Thank you for that. You’ve actually answered my next question as well. I had a question from Rick Mansel about understanding the differences between Jews and the Jewish religion and Zionists, so the followers of Zionism. So, thank you for that. I’ve got a question from Ifsan Abualrob. “In a realist world system mandated by power, how feasible is it for Palestinians to advance egalitarian binationalism?”
I think it’s very feasible. I think the main strength of Palestinian cause has been that they have a just cause and part of their just cause is committed to values. And some of these core values is equality. The Palestinians are demanding equality. Now, obviously, the Palestinians are not demanding equality in abstraction, they are demanding equality in a very specific context. That context is a very clear context of settler colonialism, of Zionism and the state of Israel. And therefore, the issue of asymmetry and the colonial domination comes in. The issue is that, I think, that the Palestinians can live with multiple forms of solutions. The Palestinian can live, as far as the basic rights of the Palestinians are achieved. And here, I want to introduce another argument that I didn’t have time to introduce simply because we didn’t have time.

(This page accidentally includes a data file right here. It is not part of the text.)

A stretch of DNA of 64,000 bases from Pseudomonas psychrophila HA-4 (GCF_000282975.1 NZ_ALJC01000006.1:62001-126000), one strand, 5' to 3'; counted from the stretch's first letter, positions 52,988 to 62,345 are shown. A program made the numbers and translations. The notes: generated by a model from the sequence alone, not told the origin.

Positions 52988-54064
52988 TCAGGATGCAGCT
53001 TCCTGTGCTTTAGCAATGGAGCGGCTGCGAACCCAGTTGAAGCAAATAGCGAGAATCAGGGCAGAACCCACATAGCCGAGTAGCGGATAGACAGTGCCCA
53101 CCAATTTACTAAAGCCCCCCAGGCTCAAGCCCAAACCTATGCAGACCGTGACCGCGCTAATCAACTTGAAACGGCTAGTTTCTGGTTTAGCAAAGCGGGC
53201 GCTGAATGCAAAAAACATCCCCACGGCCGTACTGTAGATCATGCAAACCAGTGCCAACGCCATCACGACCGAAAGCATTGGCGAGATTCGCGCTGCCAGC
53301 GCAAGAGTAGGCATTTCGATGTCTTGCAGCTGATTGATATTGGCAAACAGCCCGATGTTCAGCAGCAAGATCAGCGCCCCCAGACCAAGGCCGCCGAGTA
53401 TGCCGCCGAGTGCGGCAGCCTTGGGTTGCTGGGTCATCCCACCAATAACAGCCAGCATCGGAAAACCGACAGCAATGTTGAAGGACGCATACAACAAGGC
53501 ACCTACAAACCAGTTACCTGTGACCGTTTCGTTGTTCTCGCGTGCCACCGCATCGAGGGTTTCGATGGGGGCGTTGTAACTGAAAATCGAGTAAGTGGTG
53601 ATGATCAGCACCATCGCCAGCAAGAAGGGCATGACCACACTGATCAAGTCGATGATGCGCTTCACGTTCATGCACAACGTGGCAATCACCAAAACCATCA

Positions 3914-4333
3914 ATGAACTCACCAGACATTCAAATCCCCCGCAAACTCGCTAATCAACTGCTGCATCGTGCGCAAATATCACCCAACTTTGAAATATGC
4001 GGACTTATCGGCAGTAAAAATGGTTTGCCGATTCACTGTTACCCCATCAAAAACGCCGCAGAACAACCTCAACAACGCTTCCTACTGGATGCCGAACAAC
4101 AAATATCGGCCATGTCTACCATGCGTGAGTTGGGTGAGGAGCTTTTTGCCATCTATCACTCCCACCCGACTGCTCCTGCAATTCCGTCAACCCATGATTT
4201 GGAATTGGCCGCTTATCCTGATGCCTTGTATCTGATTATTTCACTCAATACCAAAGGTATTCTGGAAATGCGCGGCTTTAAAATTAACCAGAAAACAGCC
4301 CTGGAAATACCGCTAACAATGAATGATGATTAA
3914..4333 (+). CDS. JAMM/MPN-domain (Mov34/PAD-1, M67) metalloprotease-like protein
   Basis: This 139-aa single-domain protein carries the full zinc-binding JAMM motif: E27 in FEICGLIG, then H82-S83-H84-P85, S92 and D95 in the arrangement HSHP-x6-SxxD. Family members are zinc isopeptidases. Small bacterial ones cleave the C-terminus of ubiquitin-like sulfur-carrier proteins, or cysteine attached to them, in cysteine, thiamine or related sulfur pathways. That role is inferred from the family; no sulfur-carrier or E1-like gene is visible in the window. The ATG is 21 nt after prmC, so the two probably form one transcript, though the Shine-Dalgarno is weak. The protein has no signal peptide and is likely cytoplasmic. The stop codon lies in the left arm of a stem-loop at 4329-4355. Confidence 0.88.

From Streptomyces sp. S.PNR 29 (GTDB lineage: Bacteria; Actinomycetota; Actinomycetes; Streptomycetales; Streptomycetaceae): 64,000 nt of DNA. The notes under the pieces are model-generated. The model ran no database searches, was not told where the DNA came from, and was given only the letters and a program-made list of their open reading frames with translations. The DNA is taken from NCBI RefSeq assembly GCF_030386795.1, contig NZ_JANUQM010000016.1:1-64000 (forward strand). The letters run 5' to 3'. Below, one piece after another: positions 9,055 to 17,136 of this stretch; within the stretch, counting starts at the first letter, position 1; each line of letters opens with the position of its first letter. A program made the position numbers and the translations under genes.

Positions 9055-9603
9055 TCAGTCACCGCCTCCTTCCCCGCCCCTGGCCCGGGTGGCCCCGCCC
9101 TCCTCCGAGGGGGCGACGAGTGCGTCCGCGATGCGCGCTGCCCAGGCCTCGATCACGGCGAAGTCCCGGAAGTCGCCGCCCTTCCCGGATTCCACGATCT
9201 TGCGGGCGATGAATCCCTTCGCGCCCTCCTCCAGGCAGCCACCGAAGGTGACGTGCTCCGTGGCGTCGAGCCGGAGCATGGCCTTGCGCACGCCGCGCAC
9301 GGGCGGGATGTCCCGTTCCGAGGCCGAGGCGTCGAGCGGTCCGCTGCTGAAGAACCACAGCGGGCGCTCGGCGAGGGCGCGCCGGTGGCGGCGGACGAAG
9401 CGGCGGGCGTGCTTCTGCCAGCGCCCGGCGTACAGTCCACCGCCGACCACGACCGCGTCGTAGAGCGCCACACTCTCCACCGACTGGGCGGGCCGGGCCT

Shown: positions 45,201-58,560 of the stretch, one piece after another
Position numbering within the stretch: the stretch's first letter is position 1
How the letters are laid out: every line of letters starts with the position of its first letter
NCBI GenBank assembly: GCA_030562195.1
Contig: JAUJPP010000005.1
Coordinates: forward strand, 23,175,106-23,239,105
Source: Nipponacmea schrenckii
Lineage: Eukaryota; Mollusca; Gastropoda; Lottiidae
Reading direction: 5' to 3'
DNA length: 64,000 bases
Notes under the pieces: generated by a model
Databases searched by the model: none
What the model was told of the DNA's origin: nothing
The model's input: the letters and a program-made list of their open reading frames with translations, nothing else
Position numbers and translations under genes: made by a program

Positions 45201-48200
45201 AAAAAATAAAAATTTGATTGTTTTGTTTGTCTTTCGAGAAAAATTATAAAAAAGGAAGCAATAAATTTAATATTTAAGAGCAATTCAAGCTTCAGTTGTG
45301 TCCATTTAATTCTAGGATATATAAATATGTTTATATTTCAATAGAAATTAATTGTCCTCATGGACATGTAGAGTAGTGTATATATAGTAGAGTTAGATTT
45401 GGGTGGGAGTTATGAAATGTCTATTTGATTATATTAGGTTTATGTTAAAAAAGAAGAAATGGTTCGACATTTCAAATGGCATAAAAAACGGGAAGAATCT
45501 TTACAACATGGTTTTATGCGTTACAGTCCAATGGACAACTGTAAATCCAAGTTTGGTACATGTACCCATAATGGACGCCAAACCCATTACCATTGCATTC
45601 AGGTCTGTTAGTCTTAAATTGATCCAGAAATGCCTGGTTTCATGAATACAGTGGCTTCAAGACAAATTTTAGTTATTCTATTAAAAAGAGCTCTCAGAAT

I have been arguing that Palestinian nationalism, for the past two decades, has been undergoing a very serious process of rethinking and reconsideration, were also reduced the Palestinians in political sense to be 1967. Palestine, now, is being re-conceptualised imaginatively and politically and geographically as to be the whole entire thing between the river and the sea. Thanks, mainly, to Israeli settler colonialism, greed and expansion that Israel insisting on. And therefore, what I am trying to say, the Palestinian cause is about rights, it’s not about one particular solution. To understand Palestinian nationalism within the frame of statism, meaning to reduce the Palestinian case to be about state, is definitely a misreading of Palestinian nationalism. Palestinian nationalism devolved and emerged shortly after the Nakba, but also can be attached to that before the Nakba in relation to the Imperial presence of the British Mandate.
The Palestinians are about rights. Most chiefly among these rights are self-determination, independence and, after the Nakba, the right of return. Any political arrangement that respects and comes to terms with the ongoing consequences of the Nakba, the Palestinian can live with.